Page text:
Turning On and Turning Off: A Focus Group Study of the Factors That Affect Women's Sexual Arousal

Department of Gender Studies, Indiana University, Bloomington, Indiana 47404-2501, USA.
Archives of Sexual Behavior (Impact Factor: 3.53). 01/2005; 33(6):527-38. DOI: 10.1023/B:ASEB.0000044737.62561.fd
Source: PubMed


The aim of this study was to inform the development of a questionnaire to assess a woman's tendency to respond with sexual excitation/inhibition in different situations. Nine focus groups, involving 80 women (M age = 34.3 years; range, 18-84), were conducted. Women described a wide range of physical (genital and nongenital), cognitive/emotional, and behavioral cues to arousal. The relationship between sexual interest (desire) and sexual arousal was complex; sexual interest was reported as sometimes preceding arousal, but at other times following it. Many women did not clearly differentiate between arousal and interest. Qualitative data on the factors that women perceived as "enhancers" and "inhibitors" of sexual arousal are presented, with a focus on the following themes: feelings about one's body; concern about reputation; unwanted pregnancy/contraception; feeling desired versus feeling used by a partner; feeling accepted by a partner; style of approach/initiation; and negative mood. The findings can help inform conceptualizations of sexual arousal in women.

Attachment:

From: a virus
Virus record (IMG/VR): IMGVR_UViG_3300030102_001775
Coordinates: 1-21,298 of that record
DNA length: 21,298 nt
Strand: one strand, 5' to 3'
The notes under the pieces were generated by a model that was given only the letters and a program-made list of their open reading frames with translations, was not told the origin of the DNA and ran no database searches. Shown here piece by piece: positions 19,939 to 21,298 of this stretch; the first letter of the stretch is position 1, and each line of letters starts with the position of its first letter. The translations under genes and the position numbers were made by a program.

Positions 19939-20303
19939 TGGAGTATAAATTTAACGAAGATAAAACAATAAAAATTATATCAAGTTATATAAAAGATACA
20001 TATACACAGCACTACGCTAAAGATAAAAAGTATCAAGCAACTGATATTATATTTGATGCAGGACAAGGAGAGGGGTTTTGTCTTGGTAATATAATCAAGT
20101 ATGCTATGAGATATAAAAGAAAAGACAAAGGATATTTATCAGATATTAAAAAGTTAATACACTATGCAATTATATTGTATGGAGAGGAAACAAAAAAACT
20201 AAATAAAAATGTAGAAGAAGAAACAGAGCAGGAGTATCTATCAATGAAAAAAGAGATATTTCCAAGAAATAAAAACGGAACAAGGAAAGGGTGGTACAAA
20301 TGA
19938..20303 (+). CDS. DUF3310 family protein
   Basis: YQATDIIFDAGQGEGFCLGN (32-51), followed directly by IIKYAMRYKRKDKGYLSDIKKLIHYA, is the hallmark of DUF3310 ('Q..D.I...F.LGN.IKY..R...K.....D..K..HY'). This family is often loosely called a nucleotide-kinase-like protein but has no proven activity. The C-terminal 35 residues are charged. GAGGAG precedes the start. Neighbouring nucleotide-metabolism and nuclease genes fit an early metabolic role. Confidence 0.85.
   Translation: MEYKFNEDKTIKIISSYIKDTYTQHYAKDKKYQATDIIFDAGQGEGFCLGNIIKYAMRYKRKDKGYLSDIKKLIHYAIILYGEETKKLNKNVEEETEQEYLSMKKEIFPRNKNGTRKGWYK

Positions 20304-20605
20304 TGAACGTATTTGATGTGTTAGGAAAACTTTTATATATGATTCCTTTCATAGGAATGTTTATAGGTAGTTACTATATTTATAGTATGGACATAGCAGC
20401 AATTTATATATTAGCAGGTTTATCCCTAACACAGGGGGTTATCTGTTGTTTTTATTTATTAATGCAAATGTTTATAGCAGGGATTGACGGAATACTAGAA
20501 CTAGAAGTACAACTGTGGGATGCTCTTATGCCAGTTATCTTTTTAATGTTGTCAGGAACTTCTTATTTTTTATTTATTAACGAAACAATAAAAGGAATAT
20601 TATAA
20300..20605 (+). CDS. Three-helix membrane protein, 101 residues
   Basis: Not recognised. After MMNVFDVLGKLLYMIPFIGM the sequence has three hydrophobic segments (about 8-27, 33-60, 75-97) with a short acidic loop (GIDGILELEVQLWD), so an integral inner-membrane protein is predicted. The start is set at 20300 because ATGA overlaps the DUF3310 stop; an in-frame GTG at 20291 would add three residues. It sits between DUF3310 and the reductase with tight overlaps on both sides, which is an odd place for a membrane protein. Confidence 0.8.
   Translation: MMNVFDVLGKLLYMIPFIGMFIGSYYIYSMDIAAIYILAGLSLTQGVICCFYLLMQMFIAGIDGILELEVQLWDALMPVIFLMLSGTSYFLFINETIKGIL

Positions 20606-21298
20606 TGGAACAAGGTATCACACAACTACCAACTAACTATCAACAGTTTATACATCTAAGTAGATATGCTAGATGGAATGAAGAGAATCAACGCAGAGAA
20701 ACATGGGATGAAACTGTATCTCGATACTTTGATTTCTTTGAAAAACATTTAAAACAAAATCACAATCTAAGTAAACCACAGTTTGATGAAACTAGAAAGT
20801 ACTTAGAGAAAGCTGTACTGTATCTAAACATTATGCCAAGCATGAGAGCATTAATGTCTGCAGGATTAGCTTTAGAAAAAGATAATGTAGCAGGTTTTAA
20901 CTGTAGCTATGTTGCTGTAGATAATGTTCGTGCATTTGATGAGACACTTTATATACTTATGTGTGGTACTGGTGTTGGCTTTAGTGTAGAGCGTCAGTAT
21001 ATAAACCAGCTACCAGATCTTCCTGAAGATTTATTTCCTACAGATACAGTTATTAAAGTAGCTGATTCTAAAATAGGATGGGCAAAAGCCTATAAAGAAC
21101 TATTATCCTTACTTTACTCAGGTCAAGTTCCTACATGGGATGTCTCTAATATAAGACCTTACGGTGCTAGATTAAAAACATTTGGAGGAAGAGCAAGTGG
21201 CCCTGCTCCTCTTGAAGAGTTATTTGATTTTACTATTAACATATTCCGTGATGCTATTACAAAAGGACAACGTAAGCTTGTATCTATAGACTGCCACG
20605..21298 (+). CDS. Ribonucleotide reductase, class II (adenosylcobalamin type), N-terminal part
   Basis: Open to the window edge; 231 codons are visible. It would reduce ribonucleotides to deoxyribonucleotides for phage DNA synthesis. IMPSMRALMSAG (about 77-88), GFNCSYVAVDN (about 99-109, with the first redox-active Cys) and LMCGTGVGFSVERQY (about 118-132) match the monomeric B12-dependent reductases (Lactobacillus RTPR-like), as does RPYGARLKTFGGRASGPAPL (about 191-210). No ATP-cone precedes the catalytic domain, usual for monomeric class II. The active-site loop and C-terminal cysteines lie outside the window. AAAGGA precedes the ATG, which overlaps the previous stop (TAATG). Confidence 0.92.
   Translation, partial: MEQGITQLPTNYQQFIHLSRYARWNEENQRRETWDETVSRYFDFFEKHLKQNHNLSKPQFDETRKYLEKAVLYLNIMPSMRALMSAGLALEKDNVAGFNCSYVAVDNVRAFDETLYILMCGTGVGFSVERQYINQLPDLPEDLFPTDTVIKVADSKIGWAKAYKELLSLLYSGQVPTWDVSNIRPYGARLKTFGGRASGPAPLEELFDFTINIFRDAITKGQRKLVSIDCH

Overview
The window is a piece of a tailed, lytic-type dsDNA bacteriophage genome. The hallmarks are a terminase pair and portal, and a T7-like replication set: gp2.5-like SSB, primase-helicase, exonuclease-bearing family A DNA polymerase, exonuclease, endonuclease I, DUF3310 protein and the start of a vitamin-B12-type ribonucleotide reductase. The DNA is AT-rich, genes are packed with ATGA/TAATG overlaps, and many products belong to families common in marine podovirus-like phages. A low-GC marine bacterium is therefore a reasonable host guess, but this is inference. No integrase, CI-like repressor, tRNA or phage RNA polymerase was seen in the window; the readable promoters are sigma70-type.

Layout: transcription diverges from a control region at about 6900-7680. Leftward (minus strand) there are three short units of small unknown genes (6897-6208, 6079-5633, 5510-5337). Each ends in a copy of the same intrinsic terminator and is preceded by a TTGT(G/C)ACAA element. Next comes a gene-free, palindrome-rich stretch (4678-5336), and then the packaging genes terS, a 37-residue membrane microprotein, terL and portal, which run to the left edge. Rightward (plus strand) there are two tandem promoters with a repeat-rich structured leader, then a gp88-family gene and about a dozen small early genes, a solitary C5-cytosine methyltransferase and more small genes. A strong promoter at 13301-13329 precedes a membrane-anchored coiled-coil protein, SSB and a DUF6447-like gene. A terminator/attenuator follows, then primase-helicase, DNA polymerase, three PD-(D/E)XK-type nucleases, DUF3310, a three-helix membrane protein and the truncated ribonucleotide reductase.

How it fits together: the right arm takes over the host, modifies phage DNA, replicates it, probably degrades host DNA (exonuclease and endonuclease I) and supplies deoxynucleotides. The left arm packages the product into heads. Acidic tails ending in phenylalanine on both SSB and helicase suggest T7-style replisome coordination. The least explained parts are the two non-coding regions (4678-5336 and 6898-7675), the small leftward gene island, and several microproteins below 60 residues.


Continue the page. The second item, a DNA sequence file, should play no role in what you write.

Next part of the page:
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Available from: Robin Milhausen, Feb 10, 2014
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    • "The original SESII questionnaire, comprised of 115 items which refer to stimulus situations that could affect sexual inhibition and sexual excitation or to general statements about sexual arousal and inhibition, was the basis for the current investigation. The items were related to the eight categories identified in the previous focus group study (Graham et al., 2004): self (e.g., mood, body image, general health, concern regarding reputation); partner (e.g., physical appearance, personality); relationship dynamics/interaction (e.g., relationship quality); elements of the sexual interaction (e.g., timing, communication); setting (e.g., romantic, novel); sexual or erotic stimuli (e.g., fantasy, visual images); sexual and reproductive health (e.g., contraception, STDs); and alcohol/drug use. Two items were added to create versions of questions that would be appropriate for men. "
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